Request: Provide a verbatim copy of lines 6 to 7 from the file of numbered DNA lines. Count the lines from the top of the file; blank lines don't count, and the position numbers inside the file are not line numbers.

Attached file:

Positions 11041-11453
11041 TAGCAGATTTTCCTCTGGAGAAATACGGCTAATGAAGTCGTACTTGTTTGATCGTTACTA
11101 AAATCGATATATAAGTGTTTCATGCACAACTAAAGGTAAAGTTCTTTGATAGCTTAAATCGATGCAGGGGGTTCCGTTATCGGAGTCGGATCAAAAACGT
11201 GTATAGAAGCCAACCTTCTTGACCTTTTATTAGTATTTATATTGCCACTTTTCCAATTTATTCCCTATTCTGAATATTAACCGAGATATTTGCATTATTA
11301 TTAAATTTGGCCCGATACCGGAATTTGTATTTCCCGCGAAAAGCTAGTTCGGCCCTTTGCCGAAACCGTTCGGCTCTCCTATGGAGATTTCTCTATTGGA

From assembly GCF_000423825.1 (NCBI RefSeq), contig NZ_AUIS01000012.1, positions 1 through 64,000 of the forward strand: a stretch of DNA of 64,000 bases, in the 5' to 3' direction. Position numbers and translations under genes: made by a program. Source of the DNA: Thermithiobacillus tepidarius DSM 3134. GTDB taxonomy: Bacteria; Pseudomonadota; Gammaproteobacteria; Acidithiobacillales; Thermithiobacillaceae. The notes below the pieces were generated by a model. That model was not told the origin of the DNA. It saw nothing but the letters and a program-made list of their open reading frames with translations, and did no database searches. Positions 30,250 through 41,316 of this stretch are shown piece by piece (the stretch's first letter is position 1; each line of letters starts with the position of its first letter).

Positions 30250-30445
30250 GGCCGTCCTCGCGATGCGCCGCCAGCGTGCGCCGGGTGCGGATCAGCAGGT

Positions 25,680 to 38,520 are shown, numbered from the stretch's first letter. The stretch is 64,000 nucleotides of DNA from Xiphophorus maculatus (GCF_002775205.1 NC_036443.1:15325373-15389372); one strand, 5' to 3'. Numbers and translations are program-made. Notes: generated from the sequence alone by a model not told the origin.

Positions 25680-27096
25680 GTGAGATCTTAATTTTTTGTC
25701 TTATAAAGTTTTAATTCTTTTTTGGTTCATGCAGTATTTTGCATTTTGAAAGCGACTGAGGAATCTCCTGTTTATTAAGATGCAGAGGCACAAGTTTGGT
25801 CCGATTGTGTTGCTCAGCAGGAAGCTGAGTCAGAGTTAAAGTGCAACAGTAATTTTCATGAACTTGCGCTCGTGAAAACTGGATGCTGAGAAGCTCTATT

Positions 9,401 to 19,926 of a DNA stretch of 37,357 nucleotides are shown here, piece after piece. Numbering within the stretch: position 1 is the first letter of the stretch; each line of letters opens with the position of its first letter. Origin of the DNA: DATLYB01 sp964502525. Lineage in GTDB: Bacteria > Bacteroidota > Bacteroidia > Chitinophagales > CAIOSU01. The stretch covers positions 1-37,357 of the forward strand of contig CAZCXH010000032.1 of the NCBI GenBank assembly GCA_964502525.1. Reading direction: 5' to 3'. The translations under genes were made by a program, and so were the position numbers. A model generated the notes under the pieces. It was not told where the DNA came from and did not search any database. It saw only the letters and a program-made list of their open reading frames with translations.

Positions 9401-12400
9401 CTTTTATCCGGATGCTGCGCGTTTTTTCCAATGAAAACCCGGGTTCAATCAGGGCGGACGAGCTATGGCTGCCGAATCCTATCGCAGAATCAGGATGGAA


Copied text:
From assembly GCF_000423825.1 (NCBI RefSeq), contig NZ_AUIS01000012.1, positions 1 through 64,000 of the forward strand: a stretch of DNA of 64,000 bases, in the 5' to 3' direction. Position numbers and translations under genes: made by a program. Source of the DNA: Thermithiobacillus tepidarius DSM 3134. GTDB taxonomy: Bacteria; Pseudomonadota; Gammaproteobacteria; Acidithiobacillales; Thermithiobacillaceae. The notes below the pieces were generated by a model. That model was not told the origin of the DNA. It saw nothing but the letters and a program-made list of their open reading frames with translations, and did no database searches. Positions 30,250 through 41,316 of this stretch are shown piece by piece (the stretch's first letter is position 1; each line of letters starts with the position of its first letter).

Positions 30250-30445